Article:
Bristow Bird Sanctuary is a public park and there’s nothing in its original deed to say dogs aren’t allowed on the property, according to an attorney whose legal opinion on the matter had been sought by town officials. Leashed dogs have been walked in the park since at least 1999 and a legal review of several documents—deeds, studies, annual reports, announcements—yields “insufficient documentation to reach a conclusion regarding the intent of the Grantor and whether the covenants were intended to restrict dogs,” according to Gail Kelly of Westport-based Berchem, Moses & Devlin. “There is nothing in the 1934 Deed to suggest that dogs are not allowed with the Bird Sanctuary,” Kelly said in a memo (embedded below as a PDF) addressed to Town Council Vice Chair Steve Karl, head of the group’s Bylaws & Ordinances Subcommittee. The Town Council had sought the legal opinion following a public hearing on the matter, which saw residents on both sides of the issue make impassioned pleas to the legislative body. The 17-acre Bristow Bird Sanctuary is located off of adjoins Mead Park.

New Water Fountain for Humans, Dogs Planned for Irwin Park

Visitors to Irwin Park and their leashed, four-legged friends soon will be able to refresh themselves while walking the Flexi-pave path that skirts the edge of the Weed Street property, officials say. Concerned about park-goers using a its hose to get a drink of water, the Garden Club of New Canaan is leading an effort to install a water fountain with two spouts—one waist-high for people and another down below for dogs—along the path that leads to Gores Pavilion, according to John Howe, parks superintendent in the Department of Public Works. “We could easily run water from the garage there and we’re working on getting quotes” for the Garden Club, Howe said at the Sept. 9 meeting of the Park & Recreation Commission. “It will be a handicapped-accessible fountain similar to the one at [Spencer’s Run], with a dog bowl, and we can turn off the water in the winter,” Howe said.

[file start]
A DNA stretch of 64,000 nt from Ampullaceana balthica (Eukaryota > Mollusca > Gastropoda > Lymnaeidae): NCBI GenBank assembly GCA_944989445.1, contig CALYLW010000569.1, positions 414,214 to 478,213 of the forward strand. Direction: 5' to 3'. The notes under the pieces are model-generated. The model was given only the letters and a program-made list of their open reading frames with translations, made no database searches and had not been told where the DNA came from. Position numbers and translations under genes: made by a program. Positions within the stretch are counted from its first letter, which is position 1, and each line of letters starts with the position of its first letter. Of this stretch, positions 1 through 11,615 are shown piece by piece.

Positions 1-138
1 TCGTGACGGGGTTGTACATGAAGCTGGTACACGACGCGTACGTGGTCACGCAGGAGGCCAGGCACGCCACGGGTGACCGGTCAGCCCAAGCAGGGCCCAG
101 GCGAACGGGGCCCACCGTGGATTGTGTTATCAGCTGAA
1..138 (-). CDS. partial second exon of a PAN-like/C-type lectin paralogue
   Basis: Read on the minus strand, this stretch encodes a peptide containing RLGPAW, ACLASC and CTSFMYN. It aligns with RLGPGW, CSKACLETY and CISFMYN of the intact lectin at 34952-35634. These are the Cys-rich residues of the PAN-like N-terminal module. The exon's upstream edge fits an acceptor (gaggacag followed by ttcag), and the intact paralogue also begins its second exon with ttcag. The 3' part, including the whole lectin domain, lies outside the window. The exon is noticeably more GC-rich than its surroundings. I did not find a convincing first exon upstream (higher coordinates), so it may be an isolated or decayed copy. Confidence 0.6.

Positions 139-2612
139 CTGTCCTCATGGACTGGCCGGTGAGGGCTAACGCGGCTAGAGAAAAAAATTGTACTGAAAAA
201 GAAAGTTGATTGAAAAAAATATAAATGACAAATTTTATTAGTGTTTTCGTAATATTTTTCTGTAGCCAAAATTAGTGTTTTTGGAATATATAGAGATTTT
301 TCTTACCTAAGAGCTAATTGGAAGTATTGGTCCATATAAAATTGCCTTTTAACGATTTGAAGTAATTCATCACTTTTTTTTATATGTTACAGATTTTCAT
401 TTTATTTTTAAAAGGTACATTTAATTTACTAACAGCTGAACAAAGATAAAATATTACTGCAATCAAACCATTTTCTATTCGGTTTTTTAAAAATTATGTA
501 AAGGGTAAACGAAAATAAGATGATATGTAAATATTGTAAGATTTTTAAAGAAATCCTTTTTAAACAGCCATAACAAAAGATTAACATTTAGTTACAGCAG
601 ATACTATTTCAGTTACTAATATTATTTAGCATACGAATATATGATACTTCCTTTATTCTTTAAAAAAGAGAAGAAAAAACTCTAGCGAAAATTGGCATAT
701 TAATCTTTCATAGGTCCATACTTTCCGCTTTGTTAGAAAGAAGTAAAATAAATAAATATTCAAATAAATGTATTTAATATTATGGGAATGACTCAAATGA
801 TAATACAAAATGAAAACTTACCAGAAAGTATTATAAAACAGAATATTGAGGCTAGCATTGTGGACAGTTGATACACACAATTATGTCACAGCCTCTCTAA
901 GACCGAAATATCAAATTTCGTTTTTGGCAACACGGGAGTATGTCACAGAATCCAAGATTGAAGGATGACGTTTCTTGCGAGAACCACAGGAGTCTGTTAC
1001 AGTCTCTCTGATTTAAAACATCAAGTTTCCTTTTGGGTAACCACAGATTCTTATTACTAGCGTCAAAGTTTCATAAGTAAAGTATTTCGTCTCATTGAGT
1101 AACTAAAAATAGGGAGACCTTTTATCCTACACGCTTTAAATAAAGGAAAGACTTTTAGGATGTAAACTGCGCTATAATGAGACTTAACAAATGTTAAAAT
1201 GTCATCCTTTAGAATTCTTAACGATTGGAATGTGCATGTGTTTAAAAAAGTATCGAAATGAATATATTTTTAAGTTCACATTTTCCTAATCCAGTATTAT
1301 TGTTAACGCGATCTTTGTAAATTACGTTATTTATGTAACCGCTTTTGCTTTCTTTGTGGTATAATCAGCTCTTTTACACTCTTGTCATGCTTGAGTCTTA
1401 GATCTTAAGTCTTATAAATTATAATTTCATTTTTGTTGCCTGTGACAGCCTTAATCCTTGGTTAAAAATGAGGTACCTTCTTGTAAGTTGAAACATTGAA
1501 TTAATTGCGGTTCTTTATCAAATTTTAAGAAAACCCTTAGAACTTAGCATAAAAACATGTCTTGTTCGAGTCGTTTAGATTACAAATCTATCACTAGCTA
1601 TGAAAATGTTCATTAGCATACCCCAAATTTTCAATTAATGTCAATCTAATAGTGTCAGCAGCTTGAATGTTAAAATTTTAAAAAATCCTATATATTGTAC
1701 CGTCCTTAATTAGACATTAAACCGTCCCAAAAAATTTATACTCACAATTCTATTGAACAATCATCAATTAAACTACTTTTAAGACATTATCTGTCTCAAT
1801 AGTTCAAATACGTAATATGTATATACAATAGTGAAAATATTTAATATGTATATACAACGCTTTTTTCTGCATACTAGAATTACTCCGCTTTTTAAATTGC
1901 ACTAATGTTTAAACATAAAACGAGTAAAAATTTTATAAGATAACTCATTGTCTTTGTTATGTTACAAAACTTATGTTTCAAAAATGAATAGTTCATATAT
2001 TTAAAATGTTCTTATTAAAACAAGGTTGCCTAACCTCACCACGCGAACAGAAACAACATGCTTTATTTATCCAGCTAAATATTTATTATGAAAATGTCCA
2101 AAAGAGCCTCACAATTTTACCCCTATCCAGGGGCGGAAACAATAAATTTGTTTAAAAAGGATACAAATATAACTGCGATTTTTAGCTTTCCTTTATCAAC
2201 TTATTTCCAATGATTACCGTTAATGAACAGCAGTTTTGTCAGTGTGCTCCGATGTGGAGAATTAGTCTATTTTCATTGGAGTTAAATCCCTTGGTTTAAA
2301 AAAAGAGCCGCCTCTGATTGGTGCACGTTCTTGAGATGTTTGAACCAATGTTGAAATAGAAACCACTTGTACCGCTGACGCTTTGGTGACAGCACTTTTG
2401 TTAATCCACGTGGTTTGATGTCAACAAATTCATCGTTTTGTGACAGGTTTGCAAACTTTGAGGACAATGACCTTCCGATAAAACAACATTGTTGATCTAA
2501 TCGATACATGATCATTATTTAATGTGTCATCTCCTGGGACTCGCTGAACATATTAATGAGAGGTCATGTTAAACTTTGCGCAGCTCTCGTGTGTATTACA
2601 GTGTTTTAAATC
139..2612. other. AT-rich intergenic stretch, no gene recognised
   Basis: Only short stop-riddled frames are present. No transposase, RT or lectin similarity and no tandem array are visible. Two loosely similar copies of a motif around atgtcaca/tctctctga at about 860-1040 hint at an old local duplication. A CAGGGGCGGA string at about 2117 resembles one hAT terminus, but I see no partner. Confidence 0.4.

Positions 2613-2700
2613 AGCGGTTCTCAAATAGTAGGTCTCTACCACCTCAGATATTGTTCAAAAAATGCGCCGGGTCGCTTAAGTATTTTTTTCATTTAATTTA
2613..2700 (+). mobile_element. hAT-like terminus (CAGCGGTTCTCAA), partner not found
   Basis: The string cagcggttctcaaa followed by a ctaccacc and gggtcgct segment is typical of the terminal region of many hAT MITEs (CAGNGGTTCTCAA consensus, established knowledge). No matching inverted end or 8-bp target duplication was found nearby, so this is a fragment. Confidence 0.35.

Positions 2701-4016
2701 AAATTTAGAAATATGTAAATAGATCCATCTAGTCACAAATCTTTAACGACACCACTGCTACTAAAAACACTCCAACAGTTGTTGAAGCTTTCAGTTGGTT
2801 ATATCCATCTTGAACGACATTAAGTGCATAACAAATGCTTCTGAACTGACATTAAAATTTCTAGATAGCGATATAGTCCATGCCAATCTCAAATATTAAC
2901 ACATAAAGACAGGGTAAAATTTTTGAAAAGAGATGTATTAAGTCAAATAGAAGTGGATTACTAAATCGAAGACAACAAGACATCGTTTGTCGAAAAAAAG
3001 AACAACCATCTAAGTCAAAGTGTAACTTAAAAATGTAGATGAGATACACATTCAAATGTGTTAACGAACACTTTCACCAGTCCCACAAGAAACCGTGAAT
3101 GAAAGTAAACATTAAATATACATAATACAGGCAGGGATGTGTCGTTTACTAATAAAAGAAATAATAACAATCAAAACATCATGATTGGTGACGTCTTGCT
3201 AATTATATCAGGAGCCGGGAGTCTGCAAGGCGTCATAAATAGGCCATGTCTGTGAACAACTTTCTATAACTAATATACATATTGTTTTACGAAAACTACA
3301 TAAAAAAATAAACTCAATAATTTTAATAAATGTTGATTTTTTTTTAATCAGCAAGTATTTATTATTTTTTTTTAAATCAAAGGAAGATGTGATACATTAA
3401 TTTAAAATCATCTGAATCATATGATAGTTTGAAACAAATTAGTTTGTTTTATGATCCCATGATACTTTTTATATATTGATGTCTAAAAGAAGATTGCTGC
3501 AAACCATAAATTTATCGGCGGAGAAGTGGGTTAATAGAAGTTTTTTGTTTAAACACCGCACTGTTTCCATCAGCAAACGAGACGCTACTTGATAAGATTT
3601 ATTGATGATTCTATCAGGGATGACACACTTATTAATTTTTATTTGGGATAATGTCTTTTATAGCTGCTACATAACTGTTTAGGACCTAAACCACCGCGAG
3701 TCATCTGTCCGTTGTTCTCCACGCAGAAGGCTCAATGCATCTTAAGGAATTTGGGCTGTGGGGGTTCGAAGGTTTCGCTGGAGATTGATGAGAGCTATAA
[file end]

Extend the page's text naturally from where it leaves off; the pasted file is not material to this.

Local Landscape Architect Floats Plan for New Ice Skating Area, Footbridge, Model Boat Launch at Mead

A prominent local landscape architect is proposing several improvements to the northern end of Mead Park that could bring not only a new walking path and footbridge along part of the pond but also a modest-sized ice skating rink and small area for model boat enthusiasts to launch their watercraft. Keith Simpson’s plans (see PDF at bottom of article) are conceptual and newly introduced, and many questions must be answered before the Park & Recreation Commission could offer its formal endorsement, Commission Chair Sally Campbell said at the group’s July 8 meeting. That said, after seeing the plan and spending time at Mead Park with Simpson visualizing it, Campbell added: “I think it looks great and it would just be a wonderful addition to the park.”

She said it must be clear just what it would cost to deliver the improvements Simpson is proposing, who would pay for it and how, whether the town would incur any new costs to maintain Mead and what extra safety precautions, if any, would be required. As it stands, the area directly behind the disused shed at the park’s edge (where Grove Street comes into Richmond Hill Road) is weedy and largely inaccessible as pedestrians approach the pond. Simpson’s idea is to clear out a 100-by-160-foot area—about the size of three tennis courts—for a wildflower meadow in the summer that could be flooded with several inches of water for family ice skating in the winter.